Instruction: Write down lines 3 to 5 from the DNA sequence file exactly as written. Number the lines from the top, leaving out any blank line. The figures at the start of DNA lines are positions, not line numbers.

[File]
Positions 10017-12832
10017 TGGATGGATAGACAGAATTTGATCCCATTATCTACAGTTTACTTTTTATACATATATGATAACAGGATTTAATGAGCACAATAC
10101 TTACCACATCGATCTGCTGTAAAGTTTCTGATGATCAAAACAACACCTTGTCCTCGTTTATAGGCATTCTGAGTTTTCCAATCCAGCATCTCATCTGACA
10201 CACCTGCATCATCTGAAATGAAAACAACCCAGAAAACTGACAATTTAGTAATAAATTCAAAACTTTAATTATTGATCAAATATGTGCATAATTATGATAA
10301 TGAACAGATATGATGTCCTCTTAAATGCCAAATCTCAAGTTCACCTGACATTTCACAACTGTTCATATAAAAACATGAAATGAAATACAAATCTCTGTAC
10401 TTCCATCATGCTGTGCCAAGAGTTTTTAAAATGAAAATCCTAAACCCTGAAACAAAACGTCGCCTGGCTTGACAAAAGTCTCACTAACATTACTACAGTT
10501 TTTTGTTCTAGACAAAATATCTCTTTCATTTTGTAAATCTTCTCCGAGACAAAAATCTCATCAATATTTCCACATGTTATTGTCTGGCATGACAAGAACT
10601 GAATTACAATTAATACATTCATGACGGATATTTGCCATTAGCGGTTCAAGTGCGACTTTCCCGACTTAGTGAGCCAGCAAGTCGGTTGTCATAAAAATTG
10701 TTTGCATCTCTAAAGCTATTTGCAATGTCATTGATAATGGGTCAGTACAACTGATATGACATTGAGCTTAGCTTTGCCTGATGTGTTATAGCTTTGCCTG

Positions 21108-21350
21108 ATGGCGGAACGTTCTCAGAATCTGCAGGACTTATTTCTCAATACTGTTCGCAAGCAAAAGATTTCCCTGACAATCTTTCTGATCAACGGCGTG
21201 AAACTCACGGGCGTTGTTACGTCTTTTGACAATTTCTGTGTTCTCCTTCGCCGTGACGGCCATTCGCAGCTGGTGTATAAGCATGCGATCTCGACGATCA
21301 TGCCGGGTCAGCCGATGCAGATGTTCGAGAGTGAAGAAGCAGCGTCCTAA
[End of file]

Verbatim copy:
10101 TTACCACATCGATCTGCTGTAAAGTTTCTGATGATCAAAACAACACCTTGTCCTCGTTTATAGGCATTCTGAGTTTTCCAATCCAGCATCTCATCTGACA
10201 CACCTGCATCATCTGAAATGAAAACAACCCAGAAAACTGACAATTTAGTAATAAATTCAAAACTTTAATTATTGATCAAATATGTGCATAATTATGATAA
10301 TGAACAGATATGATGTCCTCTTAAATGCCAAATCTCAAGTTCACCTGACATTTCACAACTGTTCATATAAAAACATGAAATGAAATACAAATCTCTGTAC